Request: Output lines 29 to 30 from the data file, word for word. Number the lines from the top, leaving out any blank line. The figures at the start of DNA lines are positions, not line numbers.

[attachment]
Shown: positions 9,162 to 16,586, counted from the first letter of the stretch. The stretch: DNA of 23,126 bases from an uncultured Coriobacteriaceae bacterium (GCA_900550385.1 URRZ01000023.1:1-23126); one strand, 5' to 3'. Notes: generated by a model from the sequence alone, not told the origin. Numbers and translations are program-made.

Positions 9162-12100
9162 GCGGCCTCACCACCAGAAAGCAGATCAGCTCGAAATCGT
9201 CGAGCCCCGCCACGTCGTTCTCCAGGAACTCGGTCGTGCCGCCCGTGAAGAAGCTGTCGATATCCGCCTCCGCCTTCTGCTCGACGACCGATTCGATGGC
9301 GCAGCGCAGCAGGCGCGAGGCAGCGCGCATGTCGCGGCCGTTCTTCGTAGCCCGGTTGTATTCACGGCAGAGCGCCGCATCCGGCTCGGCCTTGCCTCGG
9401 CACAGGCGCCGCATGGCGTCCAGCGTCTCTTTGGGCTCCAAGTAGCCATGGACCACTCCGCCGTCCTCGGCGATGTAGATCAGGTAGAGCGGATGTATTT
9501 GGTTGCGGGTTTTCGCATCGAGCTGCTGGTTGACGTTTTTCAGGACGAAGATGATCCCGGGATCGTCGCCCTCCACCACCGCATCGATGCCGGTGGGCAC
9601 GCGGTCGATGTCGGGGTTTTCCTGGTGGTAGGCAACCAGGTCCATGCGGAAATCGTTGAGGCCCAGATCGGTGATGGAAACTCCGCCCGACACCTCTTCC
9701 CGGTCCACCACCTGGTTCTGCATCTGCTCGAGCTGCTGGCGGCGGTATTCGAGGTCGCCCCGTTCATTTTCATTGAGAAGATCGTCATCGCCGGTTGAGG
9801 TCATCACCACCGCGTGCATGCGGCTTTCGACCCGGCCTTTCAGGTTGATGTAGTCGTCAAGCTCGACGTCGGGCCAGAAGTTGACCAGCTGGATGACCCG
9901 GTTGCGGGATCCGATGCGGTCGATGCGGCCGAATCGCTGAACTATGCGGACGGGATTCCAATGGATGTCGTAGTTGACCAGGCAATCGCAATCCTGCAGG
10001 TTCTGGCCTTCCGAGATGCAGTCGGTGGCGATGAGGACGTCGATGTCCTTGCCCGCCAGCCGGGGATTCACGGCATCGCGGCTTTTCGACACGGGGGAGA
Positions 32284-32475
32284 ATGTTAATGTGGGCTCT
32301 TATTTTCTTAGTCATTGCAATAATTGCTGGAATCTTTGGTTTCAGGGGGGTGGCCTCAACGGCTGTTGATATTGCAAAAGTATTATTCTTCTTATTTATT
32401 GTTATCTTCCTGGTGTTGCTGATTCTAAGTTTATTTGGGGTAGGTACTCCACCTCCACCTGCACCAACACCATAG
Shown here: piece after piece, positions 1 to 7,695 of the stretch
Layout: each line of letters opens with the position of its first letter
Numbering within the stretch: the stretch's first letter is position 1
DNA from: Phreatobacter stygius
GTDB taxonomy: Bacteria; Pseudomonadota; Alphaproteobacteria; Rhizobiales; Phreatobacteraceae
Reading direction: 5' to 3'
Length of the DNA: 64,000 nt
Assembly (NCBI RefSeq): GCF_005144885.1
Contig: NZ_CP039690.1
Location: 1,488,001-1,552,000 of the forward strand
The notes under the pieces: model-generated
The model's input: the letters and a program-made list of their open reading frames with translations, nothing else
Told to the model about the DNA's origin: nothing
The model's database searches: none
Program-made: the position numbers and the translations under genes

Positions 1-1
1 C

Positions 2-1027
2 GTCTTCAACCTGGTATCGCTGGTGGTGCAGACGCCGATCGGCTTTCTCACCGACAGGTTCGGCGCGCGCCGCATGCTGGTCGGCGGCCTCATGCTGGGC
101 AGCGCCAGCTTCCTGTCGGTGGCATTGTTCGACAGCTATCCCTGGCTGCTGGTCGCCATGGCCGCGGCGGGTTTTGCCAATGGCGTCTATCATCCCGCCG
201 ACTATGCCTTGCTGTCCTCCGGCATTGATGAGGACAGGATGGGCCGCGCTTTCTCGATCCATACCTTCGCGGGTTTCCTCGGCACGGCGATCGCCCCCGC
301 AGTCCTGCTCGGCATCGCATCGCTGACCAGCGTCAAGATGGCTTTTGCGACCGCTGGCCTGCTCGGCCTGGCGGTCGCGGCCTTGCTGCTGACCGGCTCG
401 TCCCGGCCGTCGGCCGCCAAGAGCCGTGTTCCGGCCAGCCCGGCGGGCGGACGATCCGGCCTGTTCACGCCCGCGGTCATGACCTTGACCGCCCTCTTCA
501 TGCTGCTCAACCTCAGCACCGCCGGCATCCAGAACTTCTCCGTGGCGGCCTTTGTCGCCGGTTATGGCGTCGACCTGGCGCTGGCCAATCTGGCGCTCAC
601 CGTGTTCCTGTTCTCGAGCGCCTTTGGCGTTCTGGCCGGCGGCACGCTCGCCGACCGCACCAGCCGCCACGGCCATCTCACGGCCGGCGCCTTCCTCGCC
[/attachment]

Told to the model about the DNA's origin: nothing
The model's database searches: none